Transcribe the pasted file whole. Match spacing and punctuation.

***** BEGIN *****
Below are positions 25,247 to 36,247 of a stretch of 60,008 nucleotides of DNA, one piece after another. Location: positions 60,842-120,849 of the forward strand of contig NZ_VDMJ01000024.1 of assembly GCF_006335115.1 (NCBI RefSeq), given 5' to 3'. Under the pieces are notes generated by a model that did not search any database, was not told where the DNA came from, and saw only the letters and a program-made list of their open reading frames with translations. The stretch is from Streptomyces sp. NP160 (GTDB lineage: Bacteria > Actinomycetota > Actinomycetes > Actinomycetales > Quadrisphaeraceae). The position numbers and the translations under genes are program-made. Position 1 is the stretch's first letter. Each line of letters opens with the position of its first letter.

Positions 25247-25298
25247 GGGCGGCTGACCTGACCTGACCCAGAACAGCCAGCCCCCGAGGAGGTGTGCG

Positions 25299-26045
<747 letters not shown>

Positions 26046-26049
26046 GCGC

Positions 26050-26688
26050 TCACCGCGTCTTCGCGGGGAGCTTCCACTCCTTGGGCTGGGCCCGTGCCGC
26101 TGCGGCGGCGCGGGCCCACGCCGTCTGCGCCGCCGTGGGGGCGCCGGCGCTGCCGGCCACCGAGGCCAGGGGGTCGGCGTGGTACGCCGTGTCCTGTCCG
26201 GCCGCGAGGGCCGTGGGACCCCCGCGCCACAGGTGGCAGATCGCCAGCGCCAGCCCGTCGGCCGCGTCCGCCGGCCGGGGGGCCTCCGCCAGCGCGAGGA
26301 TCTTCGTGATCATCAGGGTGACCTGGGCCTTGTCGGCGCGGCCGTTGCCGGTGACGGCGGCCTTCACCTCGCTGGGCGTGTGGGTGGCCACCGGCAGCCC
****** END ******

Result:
Below are positions 25,247 to 36,247 of a stretch of 60,008 nucleotides of DNA, one piece after another. Location: positions 60,842-120,849 of the forward strand of contig NZ_VDMJ01000024.1 of assembly GCF_006335115.1 (NCBI RefSeq), given 5' to 3'. Under the pieces are notes generated by a model that did not search any database, was not told where the DNA came from, and saw only the letters and a program-made list of their open reading frames with translations. The stretch is from Streptomyces sp. NP160 (GTDB lineage: Bacteria > Actinomycetota > Actinomycetes > Actinomycetales > Quadrisphaeraceae). The position numbers and the translations under genes are program-made. Position 1 is the stretch's first letter. Each line of letters opens with the position of its first letter.

Positions 25247-25298
25247 GGGCGGCTGACCTGACCTGACCCAGAACAGCCAGCCCCCGAGGAGGTGTGCG

Positions 25299-26045
<747 letters not shown>

Positions 26046-26049
26046 GCGC

Positions 26050-26688
26050 TCACCGCGTCTTCGCGGGGAGCTTCCACTCCTTGGGCTGGGCCCGTGCCGC
26101 TGCGGCGGCGCGGGCCCACGCCGTCTGCGCCGCCGTGGGGGCGCCGGCGCTGCCGGCCACCGAGGCCAGGGGGTCGGCGTGGTACGCCGTGTCCTGTCCG
26201 GCCGCGAGGGCCGTGGGACCCCCGCGCCACAGGTGGCAGATCGCCAGCGCCAGCCCGTCGGCCGCGTCCGCCGGCCGGGGGGCCTCCGCCAGCGCGAGGA
26301 TCTTCGTGATCATCAGGGTGACCTGGGCCTTGTCGGCGCGGCCGTTGCCGGTGACGGCGGCCTTCACCTCGCTGGGCGTGTGGGTGGCCACCGGCAGCCC